Then, in a bit of a mystery, Miss Cathcart registered the first American-born shorthair in 1904. She claims it was of “unknown parentage.” She started a process which is still permitted in some U.S. cat clubs of registering a non-pedigreed cat in the American Shorthairs if they met breed standards.
This practice was accepted by the Cat Fanciers’ Association, and in 1971, a non-pedigreed cat was voted Best American Shorthair of the Year. By this time, the breed had become an established favorite in American cat shows. The breed is not recognized in Britain.
The breed name caused some dispute, and in 1966, most cat clubs finally accepted the term, “American Shorthair.”
American taste took breeders in a different direction than from the British Shorthair. This difference has been aided by interbreeding with native cats. The American Shorthair is built more lightly. Though lighter-boned, it is more muscular. The coat is short and hard, less plush than its British counterpart. This American coat thickens in winter.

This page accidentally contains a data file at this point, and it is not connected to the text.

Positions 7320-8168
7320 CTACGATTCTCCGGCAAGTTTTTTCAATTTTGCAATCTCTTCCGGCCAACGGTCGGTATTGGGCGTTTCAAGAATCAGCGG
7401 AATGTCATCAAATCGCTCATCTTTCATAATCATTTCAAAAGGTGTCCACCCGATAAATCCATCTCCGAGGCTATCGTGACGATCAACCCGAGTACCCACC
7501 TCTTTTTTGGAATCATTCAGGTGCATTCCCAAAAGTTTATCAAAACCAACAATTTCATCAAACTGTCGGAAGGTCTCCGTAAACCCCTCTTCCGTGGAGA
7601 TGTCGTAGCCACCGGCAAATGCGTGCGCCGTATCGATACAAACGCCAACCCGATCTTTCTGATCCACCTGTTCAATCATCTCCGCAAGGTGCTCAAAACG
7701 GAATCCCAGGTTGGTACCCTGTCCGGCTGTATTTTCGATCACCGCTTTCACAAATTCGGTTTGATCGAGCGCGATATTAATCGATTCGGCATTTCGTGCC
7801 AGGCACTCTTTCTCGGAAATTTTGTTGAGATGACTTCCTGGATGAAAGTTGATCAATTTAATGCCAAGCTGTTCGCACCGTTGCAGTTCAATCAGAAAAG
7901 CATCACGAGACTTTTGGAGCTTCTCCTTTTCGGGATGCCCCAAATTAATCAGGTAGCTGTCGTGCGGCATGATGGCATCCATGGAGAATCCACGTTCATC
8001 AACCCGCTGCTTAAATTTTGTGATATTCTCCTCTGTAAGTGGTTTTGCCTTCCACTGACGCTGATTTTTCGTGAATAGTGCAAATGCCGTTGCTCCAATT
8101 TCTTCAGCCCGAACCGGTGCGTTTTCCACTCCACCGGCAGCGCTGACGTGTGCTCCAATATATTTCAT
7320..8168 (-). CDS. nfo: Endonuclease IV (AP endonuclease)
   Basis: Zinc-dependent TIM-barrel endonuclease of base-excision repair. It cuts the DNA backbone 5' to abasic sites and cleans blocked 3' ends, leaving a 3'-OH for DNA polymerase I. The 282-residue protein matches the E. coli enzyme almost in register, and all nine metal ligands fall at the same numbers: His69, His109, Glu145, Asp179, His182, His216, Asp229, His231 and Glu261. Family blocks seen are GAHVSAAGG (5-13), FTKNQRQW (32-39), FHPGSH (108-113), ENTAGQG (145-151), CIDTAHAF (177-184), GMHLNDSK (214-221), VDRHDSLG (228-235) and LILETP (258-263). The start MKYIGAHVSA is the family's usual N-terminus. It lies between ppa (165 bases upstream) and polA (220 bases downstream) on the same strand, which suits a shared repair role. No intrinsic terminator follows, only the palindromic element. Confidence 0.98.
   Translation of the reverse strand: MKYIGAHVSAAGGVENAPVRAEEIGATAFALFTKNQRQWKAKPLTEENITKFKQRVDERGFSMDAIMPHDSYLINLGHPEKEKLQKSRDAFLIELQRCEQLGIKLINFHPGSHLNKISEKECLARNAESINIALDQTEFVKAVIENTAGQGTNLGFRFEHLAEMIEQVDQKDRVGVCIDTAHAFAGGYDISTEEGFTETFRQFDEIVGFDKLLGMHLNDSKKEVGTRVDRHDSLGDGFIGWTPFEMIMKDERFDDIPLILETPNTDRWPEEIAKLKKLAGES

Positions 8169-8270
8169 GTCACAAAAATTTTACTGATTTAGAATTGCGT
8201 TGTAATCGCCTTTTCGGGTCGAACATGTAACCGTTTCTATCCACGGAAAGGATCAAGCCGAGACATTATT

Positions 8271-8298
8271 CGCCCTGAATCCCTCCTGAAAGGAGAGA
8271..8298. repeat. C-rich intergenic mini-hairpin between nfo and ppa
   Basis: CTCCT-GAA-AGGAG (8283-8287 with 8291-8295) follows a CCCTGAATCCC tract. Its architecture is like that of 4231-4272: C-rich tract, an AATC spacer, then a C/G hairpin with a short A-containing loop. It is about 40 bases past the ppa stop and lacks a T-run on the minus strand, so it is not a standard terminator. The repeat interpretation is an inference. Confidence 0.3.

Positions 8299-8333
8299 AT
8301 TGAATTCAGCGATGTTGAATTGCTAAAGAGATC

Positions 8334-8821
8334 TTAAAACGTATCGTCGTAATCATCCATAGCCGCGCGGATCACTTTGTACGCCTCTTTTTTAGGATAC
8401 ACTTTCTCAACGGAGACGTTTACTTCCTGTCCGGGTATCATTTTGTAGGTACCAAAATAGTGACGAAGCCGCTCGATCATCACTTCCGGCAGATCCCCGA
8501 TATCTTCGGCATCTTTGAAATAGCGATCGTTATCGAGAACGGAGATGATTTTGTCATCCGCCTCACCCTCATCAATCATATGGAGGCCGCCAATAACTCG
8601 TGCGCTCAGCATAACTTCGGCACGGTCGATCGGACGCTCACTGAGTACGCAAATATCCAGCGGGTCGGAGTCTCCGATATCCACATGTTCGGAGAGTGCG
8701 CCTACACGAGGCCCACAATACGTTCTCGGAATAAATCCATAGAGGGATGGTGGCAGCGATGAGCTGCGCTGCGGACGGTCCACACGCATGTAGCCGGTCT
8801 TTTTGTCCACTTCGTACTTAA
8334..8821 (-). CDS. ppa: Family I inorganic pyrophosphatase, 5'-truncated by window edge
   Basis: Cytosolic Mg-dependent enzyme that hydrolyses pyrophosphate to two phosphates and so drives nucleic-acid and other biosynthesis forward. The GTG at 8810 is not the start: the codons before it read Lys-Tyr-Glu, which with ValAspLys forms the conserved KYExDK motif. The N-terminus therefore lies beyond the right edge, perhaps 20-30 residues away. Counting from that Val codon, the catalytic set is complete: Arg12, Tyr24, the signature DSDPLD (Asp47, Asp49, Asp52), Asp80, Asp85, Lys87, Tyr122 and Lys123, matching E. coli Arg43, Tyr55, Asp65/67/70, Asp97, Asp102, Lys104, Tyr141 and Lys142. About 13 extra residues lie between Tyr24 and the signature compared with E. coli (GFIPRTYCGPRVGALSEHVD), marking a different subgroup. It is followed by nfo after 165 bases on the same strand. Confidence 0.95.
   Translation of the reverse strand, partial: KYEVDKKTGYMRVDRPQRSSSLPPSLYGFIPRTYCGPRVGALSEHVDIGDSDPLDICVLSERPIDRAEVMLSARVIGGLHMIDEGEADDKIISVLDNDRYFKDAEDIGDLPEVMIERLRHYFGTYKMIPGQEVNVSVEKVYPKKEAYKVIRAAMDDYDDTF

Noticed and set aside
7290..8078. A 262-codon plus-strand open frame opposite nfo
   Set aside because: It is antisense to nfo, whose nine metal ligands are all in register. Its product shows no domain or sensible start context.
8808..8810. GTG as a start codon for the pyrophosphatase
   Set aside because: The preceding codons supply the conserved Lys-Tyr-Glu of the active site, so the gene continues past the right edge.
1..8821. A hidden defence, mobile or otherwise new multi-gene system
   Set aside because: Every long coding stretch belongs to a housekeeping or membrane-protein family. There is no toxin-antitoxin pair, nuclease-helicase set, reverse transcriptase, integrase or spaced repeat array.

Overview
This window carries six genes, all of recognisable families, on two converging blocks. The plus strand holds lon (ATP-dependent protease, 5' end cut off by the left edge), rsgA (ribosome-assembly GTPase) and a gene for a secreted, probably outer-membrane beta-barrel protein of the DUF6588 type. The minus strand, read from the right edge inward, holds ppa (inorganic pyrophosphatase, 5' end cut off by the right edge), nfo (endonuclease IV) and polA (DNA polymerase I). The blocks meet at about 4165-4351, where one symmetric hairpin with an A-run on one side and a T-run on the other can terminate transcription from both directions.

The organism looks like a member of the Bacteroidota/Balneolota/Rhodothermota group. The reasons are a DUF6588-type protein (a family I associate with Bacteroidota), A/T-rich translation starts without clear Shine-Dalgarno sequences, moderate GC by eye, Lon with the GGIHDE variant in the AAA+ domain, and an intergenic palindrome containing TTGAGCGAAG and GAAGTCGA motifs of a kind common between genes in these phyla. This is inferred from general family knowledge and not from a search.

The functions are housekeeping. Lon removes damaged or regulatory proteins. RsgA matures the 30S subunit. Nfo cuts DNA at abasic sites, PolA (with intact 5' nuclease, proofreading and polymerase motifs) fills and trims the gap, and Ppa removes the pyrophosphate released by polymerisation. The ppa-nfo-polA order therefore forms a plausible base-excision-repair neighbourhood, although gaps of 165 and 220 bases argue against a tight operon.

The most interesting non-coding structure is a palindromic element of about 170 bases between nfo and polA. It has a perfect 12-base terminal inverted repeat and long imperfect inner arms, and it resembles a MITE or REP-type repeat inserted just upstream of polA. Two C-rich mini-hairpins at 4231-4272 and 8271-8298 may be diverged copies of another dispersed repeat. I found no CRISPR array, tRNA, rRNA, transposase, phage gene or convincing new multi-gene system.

The head is large and slightly longer than it is wide. The tail is generally longer and tapers more sharply than its British cousin. The legs are also slightly longer.
The typical weight of the American Shorthair is 14 pounds for a male and 10 pounds for the female. The Cat Fanciers’ Association places emphasis on power, endurance, and agility — features which have made the Shorthair a survivor.
This cat breed has a large to medium body size, which is lean, hard, athletic, and powerful. This body is designed for hunting, climbing, and jumping. The chest and shoulders are well-developed, while the medium length legs are sturdy. Paws have heavy pads and are firm, full, and rounded.
The tail is of medium length, wide at the base and then tapering to a blunt tip.